Two Wheeled Hotrodding: Overcoming The Curse of the Comstars

Various iterations of the Honda Comstar wheel.
Honda regularly updated them in a continuing attempt to make them palatable to consumers.

Back in the 1970s, new motorcycle models were migrating from traditional wire-spoke wheels, which predate the internal combustion engine, to cast wheels that offered much more modern styling along with lower maintenance and (in some cases) the ability to run tubeless tires. But there were some drawbacks to early production cast wheels, namely excessive porosity and increased weight.
Honda, being the bright minds they are, eschewed cast wheels for stamped, riveted composite wheels dubbed “Comstars,” which they debuted with much fanfare in 1977. They were light, strong, cheap to manufacture and virtually maintenance free — and also dorky-looking enough that the bike-buying public never quite cottoned to their appearance, despite a series of styling updates. Honda eventually gave in and by 1983 largely abandoned composite construction for genuine cast wheels. But there remains a whole generation of Hondas now reaching the age where they are still plentiful, but cheap and and worn enough to be perfect source material for customizing and restomod projects — if not for those tawdry-looking Comstars.

For chain drive bikes, jettisoning both those Comstars is not a terribly difficult process: there are innumerable donor wheels available from earlier or later Hondas (and any of a dozen other marques) that can be easily fitted with just a clever lathe-turning here or spacer inserted there. For shaft-drive Hondas of the era, however, fitting a different rear wheel is much more problematic.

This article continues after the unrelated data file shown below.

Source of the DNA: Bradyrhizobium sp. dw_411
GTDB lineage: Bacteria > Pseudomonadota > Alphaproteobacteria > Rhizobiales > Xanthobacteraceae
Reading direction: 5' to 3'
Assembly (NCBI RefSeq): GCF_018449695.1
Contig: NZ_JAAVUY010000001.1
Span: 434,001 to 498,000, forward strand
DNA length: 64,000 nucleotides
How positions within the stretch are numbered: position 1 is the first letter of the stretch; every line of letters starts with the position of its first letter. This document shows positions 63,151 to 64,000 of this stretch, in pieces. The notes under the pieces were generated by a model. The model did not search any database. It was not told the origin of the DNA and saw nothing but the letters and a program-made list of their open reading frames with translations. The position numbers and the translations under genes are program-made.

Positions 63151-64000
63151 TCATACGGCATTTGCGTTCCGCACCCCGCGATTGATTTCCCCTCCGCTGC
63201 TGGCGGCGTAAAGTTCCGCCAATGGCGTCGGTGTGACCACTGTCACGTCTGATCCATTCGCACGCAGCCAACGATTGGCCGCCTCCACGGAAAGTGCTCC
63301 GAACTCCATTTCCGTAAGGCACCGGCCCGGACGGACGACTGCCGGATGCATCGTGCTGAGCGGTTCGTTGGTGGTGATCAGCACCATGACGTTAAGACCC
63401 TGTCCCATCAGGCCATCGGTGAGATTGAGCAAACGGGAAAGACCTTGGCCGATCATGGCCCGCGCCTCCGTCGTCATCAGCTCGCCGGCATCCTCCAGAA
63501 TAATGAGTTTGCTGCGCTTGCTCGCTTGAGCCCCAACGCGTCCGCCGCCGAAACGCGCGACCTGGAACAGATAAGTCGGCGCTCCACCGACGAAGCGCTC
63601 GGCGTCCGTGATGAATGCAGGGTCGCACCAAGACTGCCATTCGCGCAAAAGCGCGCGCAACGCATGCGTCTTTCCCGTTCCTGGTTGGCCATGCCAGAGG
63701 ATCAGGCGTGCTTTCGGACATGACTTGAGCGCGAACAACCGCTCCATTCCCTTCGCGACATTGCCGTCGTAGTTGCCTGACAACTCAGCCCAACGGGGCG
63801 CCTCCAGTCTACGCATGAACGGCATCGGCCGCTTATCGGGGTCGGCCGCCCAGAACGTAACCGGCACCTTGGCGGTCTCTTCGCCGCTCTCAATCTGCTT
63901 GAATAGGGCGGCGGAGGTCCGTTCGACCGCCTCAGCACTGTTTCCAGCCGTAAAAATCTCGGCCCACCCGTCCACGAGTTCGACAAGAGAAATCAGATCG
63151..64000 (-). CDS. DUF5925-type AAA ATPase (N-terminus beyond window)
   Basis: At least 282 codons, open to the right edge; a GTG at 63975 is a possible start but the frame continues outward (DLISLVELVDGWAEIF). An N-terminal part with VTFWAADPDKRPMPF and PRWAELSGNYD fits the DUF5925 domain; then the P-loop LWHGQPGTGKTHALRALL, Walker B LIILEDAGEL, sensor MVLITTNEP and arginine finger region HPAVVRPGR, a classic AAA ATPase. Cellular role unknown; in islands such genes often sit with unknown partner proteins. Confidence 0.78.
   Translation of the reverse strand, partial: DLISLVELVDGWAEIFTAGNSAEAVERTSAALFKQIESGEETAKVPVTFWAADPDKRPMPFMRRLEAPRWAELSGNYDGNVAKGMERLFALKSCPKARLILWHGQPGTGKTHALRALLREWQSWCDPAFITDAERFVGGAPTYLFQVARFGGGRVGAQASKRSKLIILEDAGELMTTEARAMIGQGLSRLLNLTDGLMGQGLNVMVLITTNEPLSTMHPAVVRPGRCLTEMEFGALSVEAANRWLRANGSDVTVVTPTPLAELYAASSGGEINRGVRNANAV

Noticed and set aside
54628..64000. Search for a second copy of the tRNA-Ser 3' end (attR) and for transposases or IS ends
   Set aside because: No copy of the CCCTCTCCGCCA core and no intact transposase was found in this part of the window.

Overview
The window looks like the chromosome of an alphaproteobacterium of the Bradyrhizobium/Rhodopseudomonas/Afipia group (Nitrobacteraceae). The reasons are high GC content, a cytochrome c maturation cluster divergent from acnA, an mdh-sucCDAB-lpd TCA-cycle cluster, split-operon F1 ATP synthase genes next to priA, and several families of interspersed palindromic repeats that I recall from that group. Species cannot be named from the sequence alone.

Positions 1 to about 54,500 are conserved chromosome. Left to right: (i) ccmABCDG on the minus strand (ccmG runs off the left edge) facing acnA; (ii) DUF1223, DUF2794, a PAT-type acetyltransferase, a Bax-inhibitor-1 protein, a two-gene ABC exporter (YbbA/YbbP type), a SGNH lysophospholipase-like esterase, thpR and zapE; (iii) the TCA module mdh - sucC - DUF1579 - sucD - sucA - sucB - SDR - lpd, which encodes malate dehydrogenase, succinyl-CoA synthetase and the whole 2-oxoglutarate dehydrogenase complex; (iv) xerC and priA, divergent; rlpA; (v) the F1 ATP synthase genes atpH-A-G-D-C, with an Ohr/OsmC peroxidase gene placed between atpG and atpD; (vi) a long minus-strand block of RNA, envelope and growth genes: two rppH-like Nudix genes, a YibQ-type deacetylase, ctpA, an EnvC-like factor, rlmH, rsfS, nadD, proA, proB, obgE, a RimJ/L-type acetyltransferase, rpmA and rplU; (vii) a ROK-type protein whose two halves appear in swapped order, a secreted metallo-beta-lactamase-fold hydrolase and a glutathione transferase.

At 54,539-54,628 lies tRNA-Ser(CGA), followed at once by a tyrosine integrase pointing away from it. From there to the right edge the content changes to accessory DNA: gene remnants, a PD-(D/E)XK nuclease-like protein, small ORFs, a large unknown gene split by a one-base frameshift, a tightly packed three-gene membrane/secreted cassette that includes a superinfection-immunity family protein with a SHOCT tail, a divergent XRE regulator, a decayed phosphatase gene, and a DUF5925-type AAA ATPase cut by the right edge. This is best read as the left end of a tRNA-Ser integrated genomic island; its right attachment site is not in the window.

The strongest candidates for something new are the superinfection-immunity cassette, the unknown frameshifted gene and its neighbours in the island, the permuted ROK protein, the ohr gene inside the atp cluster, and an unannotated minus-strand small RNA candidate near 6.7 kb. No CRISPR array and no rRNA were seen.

If you look around the ‘net, you’ll see a great number of custom CX500s and GL1100s that have replacement front ends, but are still burdened with the original Comstar out back. A couple of really clever individuals, however, have learned that Comstars have one largely unexploited benefit: they come apart.
Honda’s official stance on Comstars has always been that they should never be disassembled: they can only be riveted properly at the factory, and are not field-repairable. The truth is that many of the rivets that hold Comstars together have become, decades on, corroded, loose, and borderline unsafe. A number of riders have racked up many miles after drilling out the rivets and replacing them with slightly oversized, high-grade aircraft bolts and locknuts.
Even better, you can get rid of those stamped steel plates once and for all. Once you disassemble a Comstar wheel, you have a nice, structurally sound, self-contained hub with holes around the perimeter, just waiting to have custom spoke flanges bolted to them.
The taproot of hot rodding (on two wheels or four) is overcoming the original limitations of a factory machine by adding a good dose of ingenuity to whatever resources you have available, ending up with something better than it was. And I’d think we’d all agree that getting rid of those cheesy Comstars certainly makes these Hondas better looking than they were.